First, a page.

Answer:

Black Friday is mostly a marketing gimmick to stimulate shopping during an extended weekend of wide-spread idleness, and the weekend’s performance is not a reliable predictor of total holiday spending or the health of the economy. To understand...

Question:
This is a naive question from a fellow economist.

The model of perfect competition among firms is supposed to eliminate economic profits (a.k.a producers' surplus) in the long run. The idea is that such surplus will bring in new firms, pushing the economic surplus down to nothing, so that there are only normal market rates of return on all factor inputs, explicit and implicit.

Why then does this same model not apply to consumers? I have never seen it stated in any econ text that the entry of new consumers will push their surplus down to zero, including their search costs. Is this a serious inconsistency, or is unlimited entry of new consumers simply not a good way to model most markets? (I suspect the latter.) Even if this is so, should not this asymmetry in our most basic model be explicitly noted?
Answer:

Yes, economic theory traditionally has emphasized the role of the entry and exit of firms in dividing market surplus. In microeconomics, free entry and exit of firms is an important part of the assumption of free competition. For macroeconomists...

Question:
I have a vegan friend who believes that the meat and dairy industry and all its affiliates and infrastructure could be phased out of the United States economy without causing it to collapse. In one year. I vehemently disagree. I found a statistic from 2009 by the meat industry saying they essentially make up 5% of the economy. I understand that if we include the dairy industry and all industries that exploit animals, it would be much higher, but let's stick with 5%. Would a sudden loss of 5% of the total US economy, with all those people being left jobless, all those companies going under, and all the ripple effects (Who needs a grill anymore?) (Where did fast food go?) destroy the economy? This is also assuming the animals would be harvested one last time; so there wouldn't be any costs concerning the animals themselves.
Answer:

Agriculture and agriculture-related industries contributed $777.0 billion to the U.S. GDP in 2012, a 4.7% share. The value of U.S. livestock production output (dairy products, milk; meat animals; miscellaneous livestock; and poultry and eggs)...

Question:
I am working on a research project of agriculture cooperatives and their locations across the United States. I have found several sources that list the coops by name and give the main office corporate address, but I have been unable to find a list of cooperative and their operating branches. Does such a list exist?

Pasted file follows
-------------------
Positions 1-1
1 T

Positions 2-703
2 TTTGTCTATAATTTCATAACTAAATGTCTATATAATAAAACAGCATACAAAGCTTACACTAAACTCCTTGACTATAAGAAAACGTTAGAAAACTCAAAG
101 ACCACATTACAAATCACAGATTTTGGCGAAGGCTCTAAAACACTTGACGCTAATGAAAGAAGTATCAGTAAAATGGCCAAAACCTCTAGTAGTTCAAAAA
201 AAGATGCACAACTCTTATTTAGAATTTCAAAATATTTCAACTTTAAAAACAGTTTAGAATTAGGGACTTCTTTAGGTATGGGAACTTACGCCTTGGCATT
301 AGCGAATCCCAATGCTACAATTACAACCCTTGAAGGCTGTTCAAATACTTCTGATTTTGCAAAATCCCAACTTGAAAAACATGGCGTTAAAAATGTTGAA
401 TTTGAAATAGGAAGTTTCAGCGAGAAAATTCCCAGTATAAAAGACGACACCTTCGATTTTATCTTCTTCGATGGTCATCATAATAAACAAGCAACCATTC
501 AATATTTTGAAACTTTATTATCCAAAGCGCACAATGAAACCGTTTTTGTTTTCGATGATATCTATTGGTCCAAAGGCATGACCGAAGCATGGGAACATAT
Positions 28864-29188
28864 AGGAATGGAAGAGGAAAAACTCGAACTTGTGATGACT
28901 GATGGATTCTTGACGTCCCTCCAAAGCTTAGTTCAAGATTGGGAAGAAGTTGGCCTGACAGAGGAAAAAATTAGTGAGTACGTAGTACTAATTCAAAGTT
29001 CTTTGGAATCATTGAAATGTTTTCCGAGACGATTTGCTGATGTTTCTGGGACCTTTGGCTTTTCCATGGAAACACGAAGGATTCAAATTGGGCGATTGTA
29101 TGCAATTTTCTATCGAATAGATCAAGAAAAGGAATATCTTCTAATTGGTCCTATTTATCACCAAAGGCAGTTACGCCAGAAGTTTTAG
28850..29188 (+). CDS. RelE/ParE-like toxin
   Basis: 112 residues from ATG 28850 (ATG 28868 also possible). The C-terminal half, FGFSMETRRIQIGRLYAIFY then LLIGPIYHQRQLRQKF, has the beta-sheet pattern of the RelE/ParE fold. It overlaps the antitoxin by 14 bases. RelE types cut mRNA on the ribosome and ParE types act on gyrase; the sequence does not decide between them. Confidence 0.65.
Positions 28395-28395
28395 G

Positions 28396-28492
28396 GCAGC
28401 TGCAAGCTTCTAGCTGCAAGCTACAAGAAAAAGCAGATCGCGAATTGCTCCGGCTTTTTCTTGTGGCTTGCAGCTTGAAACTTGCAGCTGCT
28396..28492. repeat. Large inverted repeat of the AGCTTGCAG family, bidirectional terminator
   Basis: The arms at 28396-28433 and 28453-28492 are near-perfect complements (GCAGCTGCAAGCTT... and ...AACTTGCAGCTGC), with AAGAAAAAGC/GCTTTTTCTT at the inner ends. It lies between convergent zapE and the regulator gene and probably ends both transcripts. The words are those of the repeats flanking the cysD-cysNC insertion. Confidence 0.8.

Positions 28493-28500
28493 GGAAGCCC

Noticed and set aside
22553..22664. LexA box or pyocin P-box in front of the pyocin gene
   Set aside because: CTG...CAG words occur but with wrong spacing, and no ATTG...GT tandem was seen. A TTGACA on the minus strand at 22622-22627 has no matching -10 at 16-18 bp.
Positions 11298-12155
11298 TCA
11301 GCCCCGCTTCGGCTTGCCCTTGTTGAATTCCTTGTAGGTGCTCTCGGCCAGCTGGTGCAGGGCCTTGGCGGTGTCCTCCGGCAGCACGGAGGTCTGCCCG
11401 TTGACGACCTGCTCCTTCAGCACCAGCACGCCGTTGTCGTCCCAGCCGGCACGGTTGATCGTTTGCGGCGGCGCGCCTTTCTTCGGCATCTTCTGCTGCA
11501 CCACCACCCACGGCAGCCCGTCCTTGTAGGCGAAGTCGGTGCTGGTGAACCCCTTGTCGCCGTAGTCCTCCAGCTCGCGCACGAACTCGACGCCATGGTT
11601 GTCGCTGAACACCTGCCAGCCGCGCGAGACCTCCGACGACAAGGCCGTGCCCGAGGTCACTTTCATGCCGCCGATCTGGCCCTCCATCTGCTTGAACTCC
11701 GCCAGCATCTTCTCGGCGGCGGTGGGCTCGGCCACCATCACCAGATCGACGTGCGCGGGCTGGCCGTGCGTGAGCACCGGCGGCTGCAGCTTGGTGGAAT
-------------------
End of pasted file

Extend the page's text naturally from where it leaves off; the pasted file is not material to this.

Answer:

To my knowledge, a publically-accessible national listing of all the agricultural cooperatives and their branches does not exist. However, many states have cooperative associations or cooperative development centers that likely maintain a list of...

Question:
In light of the recent layoffs at John Deere and its suppliers, how does the agriculture sector rate compared to the rest of the economy that seems to be rebounding? How long can we expect sluggish commodity prices?
Answer:

As the layoffs suggest, a large part of agriculture, in this case the crop sector of agriculture, has seen a significant reduction in prices and incomes over the past two years. This drop in prices and incomes can mainly be linked to a surge in U...

Question:
If budgets have to be approved by Congress before they get signed by the President, why does the Congress again have to approve an increase in the borrowing limits?

If govt debt is at $10 trillion, and Congress approves a budget with a budget deficit of $1 trillion, isn't it implied that the administration can implement the budget only by borrowing an extra trillion?
Answer:

Just to be clear, “the debt limit is the total amount of money that the United States government is authorized to borrow to meet its existing legal obligations, including Social Security and Medicare benefits, military salaries, interest on the...

Question:
A recent Economist article www.economist.com/news/finance-and-economics/21639587-beware-heavily-traded-stocks-drop-pops reports on an academic paper that seems to offer a mechanical rule for beating the stock market by a substantial margin. Is this a disproof of the efficient market hypothesis or is there some trick?
Answer:

Assume that you decide to buy a new cell phone. Are you going to buy iPhone or Xiaomi, some unknown brand? For a typical US consumer, you have about 40% chance to buy iPhone, but almost 0% chance to buy Xiaomi. An iPhone costs you about $600, but...

Question:
Here's what seems like a pretty fundamental one: Why do national government's now borrow exclusively from the private sector instead of from their own central banks and as a result pay high interest instead of essentially none, thereby greatly increasing the burden to the public and the national debt?
Answer:

If central banks are to lend to the government, they would have to print money and that is potentially inflationary. Forward-thinking countries try to control such a temptation by legislating in advance that their central bank be independent....

Question:
When health care spending (or military spending or education) is tallied as a "percentage of GDP," doesn't that GDP figure include that same health spending? If you remove all that double-dipping, what would those percentages look like?
Answer:

Thank you for your question. Indeed, part of the expenditure in health expenditure and defense will count towards total GDP. The reason why the total GDP (including health expenditure or defense expenditure themselves) is used as a denominator to...